Journal of Ethics 5 (4):335-360 (2001)
Whether or not intrinsic value is additively measurable is often thought to depend on the truth or falsity of G. E. Moore's principle of organic unities. I argue that the truth of this principle is, contrary to received opinion, compatible with additive measurement. However, there are other very plausible evaluative claims that are more difficult to combine with the additivity of intrinsic value. A plausible theory of the good should allow that there are certain kinds of states of affairs whose intrinsic value cannot be outweighed by any number of states of certain other, less valuable, kinds. Such``non-trade-off'' cannot reasonably be explained in terms of organic unities, and it can be reconciled with the additivity thesis only if we are prepared to give up some traditional claims about the nature of intrinsic value.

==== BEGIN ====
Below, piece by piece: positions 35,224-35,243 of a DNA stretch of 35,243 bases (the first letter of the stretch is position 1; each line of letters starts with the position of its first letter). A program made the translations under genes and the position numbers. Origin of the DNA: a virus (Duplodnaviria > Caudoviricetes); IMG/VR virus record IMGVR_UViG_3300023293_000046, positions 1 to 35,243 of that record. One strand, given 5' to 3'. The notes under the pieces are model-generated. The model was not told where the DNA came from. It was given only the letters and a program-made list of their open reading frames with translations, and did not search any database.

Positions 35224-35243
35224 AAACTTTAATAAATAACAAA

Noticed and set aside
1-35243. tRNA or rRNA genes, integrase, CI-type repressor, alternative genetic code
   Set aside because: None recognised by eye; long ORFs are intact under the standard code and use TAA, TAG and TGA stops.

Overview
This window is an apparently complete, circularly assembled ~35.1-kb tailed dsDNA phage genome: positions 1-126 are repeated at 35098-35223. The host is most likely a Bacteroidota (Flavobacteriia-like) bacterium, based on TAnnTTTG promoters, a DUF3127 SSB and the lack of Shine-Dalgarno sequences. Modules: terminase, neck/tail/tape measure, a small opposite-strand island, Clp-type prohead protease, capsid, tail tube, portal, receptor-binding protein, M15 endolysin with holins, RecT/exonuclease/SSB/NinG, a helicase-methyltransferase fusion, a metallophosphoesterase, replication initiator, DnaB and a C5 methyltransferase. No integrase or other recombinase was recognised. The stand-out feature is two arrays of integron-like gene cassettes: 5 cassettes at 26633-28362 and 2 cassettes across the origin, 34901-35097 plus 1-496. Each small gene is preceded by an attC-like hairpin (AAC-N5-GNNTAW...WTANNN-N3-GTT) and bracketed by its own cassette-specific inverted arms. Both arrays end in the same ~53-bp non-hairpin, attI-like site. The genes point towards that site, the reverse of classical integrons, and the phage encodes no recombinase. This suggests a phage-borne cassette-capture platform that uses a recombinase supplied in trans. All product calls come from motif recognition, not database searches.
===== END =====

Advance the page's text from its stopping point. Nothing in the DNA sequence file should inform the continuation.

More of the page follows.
|Keywords||additivity basic value intrinsic value lexicality G. E. Moore organic unities|
|Categories||categorize this paper)|
References found in this work BETA
No references found.
Citations of this work BETA
No citations found.
Similar books and articles
Intrinsic Value and the Supervenience Principle.Dale Dorsey - 2012 - Philosophical Studies 157 (2):267-285.
Intrinsicalism and Conditionalism About Final Value.Jonas Olson - 2004 - Ethical Theory and Moral Practice 7 (1):31-52.
Virtual Intrinsic Value and the Principle of Organic Unities.Michael J. Zimmerman - 1999 - Philosophy and Phenomenological Research 59 (3):653 - 666.
Added to index2009-01-28
Total downloads50 ( #103,182 of 2,158,795 )
Recent downloads (6 months)2 ( #193,668 of 2,158,795 )
How can I increase my downloads?